NOTICES TO EMPLOYEES

The new law (piggybacking on existing law which requires a notice be posted regarding sexual harassment) will require employers of three or more employees to send a copy of this to employees via e-mail within 3 months of hire — so long as the employee has an e-mail address (company-provided or personal).  The subject line should be titled “Sexual Harassment Policy” or words very similar to that effect.  If the employer doesn’t give employees an e-mail address, the information must be included on its website.  If the CHRO develops something on their own, the employer can just provide this link.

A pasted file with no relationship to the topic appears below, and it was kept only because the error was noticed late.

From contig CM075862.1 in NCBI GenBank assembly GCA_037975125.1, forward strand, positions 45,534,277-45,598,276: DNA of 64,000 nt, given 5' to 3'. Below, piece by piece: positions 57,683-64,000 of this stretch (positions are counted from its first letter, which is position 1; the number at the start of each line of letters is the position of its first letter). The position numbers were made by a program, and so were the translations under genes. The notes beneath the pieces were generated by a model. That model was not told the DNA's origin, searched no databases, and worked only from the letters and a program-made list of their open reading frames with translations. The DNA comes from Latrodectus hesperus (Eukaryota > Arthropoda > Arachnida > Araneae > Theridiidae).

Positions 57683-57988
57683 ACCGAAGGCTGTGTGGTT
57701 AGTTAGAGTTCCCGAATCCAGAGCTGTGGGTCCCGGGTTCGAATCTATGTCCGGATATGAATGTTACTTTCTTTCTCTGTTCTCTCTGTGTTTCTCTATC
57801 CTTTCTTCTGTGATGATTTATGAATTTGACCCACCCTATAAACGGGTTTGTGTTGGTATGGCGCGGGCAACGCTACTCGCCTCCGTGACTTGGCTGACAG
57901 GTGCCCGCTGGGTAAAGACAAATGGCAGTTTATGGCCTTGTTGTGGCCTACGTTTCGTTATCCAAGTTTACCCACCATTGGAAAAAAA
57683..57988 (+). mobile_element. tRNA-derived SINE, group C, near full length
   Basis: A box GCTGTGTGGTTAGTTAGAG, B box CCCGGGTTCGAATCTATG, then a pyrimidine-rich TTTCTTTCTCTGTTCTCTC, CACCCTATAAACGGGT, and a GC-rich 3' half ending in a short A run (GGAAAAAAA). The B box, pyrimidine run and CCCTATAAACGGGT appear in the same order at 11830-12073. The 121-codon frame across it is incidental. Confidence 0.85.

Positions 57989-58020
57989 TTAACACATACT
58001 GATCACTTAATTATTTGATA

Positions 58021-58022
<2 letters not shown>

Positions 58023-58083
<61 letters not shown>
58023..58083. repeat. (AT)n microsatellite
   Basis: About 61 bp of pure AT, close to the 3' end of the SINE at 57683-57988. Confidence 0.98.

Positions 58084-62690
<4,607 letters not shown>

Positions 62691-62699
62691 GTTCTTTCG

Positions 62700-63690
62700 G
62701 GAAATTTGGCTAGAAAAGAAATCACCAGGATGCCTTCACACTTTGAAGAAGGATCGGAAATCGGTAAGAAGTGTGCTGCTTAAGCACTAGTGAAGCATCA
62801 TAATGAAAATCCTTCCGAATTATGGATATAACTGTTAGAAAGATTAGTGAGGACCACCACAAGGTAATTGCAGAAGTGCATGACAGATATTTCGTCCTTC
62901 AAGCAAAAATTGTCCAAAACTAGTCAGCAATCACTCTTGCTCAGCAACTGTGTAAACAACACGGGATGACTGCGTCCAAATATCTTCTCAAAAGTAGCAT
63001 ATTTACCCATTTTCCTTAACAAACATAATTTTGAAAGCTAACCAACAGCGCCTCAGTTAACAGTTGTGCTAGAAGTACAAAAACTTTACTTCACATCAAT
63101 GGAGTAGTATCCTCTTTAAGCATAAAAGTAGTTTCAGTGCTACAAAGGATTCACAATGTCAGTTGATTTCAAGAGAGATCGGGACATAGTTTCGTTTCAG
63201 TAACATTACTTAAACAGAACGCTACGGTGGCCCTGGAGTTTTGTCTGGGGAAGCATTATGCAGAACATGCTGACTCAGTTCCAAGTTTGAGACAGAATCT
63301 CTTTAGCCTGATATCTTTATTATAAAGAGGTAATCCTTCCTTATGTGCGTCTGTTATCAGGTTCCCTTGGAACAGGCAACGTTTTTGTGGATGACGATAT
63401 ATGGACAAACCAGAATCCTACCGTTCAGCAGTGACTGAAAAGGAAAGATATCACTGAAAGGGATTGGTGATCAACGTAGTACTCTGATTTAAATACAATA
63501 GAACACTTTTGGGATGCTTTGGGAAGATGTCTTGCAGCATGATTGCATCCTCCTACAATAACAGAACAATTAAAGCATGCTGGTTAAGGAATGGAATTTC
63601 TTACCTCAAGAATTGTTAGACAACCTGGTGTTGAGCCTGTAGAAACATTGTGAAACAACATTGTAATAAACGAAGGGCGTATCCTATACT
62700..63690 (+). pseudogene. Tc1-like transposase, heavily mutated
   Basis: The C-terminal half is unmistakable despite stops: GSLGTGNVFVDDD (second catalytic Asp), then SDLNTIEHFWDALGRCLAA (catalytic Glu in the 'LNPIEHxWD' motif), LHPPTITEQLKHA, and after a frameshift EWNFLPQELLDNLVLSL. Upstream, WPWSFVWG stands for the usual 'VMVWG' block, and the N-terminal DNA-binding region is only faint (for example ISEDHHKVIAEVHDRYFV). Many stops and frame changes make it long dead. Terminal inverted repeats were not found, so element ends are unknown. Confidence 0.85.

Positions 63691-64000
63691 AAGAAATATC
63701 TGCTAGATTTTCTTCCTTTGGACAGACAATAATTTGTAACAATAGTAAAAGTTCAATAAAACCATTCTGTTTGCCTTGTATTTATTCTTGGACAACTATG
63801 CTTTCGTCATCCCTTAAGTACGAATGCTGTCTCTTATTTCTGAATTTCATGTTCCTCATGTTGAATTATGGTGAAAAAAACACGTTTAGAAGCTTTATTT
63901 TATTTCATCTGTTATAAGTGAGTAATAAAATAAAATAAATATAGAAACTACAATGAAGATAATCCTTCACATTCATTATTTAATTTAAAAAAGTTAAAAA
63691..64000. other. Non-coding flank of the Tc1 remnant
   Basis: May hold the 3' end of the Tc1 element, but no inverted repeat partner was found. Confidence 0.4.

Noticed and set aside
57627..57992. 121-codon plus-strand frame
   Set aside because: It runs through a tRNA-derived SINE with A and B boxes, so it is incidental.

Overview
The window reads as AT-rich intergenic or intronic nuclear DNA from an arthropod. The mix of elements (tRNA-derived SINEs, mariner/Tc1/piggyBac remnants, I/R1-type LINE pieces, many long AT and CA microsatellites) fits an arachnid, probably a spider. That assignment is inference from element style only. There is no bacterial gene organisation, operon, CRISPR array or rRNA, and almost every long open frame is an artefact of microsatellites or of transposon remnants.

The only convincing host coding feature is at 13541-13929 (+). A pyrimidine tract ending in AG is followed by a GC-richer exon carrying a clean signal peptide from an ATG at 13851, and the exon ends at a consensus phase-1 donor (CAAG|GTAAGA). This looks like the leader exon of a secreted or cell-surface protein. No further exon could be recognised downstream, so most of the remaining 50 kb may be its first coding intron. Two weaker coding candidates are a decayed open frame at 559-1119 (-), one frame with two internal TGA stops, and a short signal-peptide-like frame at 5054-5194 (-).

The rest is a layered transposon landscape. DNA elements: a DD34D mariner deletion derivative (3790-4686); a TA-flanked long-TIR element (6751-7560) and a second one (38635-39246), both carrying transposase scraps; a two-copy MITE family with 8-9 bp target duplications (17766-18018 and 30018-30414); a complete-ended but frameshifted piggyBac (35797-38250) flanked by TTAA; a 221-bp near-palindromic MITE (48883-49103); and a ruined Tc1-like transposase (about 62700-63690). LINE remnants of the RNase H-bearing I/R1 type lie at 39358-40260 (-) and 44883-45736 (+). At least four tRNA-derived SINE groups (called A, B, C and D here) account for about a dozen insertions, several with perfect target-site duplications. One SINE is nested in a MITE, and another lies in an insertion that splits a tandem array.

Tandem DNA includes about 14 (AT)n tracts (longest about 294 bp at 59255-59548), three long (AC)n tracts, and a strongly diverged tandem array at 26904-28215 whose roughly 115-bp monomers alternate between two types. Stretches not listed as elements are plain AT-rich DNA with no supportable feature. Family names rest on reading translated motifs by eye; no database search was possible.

The fine for failing to do so will be $750 as well.

CORRECTIVE ACTION IN SEXUAL HARASSMENT CLAIMS

When an employer takes prompt remedial action in response to a claim of sexual harassment, the new law requires that the employer can only modify the target’s condition of employment upon agreement in writing from the employee.  That means, transferring an employee to a different department can only be done upon written consent.

BUT, even if the employer did not obtain the written consent, the bill still allows the CHRO to find that the employer’s corrective action was reasonable and not “to the detriment” to the complainant, based on the evidence.

TIMEFRAME FOR FILING DISCRIMINATION AND HARASSMENT CLAIMS
Continue Reading The Definitive Employer Guide to Connecticut’s New Anti-Sexual Harassment Law